A compound that mimics the main protein in high-density lipoprotein cholesterol — HDL, or “good” cholesterol — significantly reduced the number of tumors in the lungs of mice, a team of UCLA researchers reports. The findings help explain the connection between HDL cholesterol and reduced cancer risk and suggest that a similar compound may be an effective therapy in humans.
Previous research, both in lab animals and humans, had suggested that higher HDL cholesterol levels were linked to reduced cancer risk. The team’s earlier work had found that small peptide “mimetics,” or mimics, of an HDL protein reduced tumor growth in mice, but it was not totally clear which immune and genetic mechanisms were responsible for the connection. The new study, says Srinivasa Reddy, PhD, professor in the Departments of Medicine and Molecular & Medical Pharmacology, set out to determine if and how the compound, called Tg6F, might alter the immune system both in the intestine and in a distant organ, in this case, the lung.
The team used a mouse model of lung cancer, injecting cancer cells into the tail veins of mice, explains Arnab Chattopadhyay, PhD, assistant project scientist in the UCLA Department of Medicine. The cancerous cells migrate to the lungs, where they grow into tumors. One group of mice was given Tg6F orally, starting the day after they were injected with cancer cells, along with their regular mouse food; another group of mice received an inactive version of the compound. After four weeks of treatment, the number of tumor nodules was significantly lower in the lungs of Tg6F-fed mice — on average 75 percent lower than controls, Dr. Chattopadhyay says.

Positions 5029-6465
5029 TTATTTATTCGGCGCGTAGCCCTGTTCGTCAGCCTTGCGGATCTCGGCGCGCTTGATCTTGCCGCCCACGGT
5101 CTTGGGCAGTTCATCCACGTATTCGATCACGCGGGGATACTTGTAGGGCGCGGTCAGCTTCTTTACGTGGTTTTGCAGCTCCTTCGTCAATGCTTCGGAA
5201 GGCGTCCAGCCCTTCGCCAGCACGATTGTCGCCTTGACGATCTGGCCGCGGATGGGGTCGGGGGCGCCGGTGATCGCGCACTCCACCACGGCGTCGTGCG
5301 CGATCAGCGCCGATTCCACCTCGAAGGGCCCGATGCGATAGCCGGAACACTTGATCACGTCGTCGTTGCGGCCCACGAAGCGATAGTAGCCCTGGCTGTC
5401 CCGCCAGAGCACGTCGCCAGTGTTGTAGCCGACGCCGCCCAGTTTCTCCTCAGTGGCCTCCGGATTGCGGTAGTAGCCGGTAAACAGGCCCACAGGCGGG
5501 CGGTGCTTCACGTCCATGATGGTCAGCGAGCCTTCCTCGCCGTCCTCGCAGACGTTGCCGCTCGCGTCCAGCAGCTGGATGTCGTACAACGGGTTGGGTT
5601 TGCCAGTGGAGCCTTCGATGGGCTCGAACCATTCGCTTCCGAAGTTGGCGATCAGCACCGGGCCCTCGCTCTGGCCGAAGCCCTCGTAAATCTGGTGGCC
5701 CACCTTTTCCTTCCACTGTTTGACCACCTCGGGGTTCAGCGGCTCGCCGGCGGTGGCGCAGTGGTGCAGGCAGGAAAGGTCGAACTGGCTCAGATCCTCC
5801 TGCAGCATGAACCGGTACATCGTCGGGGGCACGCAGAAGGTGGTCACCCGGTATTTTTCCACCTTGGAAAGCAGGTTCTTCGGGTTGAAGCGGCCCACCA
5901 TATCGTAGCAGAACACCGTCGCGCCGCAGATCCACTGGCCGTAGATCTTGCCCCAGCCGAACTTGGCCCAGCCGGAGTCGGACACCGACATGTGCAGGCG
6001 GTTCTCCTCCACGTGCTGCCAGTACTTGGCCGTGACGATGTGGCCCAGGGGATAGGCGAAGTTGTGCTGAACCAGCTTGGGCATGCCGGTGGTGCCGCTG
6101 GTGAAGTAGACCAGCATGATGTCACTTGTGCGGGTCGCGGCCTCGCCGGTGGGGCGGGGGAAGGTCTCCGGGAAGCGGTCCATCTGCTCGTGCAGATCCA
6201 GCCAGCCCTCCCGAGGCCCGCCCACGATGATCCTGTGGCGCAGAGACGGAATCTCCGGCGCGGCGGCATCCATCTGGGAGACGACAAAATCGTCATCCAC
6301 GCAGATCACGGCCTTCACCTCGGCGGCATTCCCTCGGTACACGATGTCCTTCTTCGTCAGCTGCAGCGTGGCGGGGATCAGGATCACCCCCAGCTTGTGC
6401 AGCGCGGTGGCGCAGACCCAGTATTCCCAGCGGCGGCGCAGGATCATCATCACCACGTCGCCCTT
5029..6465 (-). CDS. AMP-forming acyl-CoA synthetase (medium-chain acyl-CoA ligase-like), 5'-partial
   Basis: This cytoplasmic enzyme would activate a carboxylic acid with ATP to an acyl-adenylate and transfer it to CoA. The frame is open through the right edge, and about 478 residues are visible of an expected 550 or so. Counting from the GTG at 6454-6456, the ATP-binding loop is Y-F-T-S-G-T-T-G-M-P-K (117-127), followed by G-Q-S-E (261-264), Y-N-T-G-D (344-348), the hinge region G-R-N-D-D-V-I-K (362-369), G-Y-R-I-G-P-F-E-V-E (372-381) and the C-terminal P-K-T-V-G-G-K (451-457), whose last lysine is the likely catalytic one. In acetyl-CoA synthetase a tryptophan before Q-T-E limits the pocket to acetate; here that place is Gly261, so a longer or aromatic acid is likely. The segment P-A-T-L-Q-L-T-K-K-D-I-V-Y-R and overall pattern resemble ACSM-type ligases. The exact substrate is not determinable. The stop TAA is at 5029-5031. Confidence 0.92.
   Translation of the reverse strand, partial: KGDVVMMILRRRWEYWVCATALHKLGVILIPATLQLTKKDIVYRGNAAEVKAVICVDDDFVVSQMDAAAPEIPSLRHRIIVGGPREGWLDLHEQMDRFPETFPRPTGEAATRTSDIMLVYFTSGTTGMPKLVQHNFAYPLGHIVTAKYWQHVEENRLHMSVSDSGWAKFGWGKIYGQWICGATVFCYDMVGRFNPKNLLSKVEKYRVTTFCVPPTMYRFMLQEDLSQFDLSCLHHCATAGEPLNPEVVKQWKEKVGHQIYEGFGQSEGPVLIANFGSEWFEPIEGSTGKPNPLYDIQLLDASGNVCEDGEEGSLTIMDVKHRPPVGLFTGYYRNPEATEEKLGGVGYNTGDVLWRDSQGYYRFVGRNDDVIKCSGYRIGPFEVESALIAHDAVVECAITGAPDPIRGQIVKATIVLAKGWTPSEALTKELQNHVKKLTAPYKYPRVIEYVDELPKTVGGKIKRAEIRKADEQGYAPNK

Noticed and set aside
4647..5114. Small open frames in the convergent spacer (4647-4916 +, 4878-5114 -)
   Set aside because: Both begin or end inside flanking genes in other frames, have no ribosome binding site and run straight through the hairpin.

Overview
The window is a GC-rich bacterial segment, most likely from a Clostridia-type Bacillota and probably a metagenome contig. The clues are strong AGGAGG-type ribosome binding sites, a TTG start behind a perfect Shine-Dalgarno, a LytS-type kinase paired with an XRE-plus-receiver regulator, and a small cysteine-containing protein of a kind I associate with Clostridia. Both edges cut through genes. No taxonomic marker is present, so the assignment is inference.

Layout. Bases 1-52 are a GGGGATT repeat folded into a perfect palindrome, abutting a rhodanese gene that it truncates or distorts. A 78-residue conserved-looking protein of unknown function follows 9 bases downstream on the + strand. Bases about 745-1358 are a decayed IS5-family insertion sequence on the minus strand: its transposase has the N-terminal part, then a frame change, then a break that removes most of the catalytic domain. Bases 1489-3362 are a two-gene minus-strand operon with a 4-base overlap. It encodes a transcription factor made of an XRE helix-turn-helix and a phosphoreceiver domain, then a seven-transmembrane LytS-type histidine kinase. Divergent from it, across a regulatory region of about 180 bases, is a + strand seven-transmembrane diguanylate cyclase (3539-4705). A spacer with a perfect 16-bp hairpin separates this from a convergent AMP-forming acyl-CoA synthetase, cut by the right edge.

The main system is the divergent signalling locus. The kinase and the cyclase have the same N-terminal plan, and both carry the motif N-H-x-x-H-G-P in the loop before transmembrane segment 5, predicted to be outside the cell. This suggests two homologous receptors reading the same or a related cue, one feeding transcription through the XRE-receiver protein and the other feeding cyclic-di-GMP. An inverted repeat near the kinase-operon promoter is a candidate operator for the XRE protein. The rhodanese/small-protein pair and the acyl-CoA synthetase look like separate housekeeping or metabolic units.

The team also looked at how the compound was exerting its anticancer effects and found that Tg6F altered lipid metabolism in the small intestine, which in turn altered gene expression and the type of immune cells present in both the intestine and the lung. In particular, the Tg6F supplements increased the expression of genes in a pathway that boosts white blood cells patrolling for cancer and decreased gene expression in a pathway that facilitates cancer growth.
The findings, Dr. Reddy says, illuminate the mechanisms by which “good” cholesterol may reduce cancer risk and underscore how important the small intestine is in exerting immune effects in distant organs. These results suggest that oral compounds may have therapeutic value for treating lung cancer in humans. The team next plans to study if Tg6F also inhibits tumor growth in other organs of the body.
“Treating the Intestine with Oral ApoA-I Mimetic Tg6F Reduces Tumor Burden in Mouse Models of Metastatic Lung Cancer,” Scientific Reports, June 13, 2018.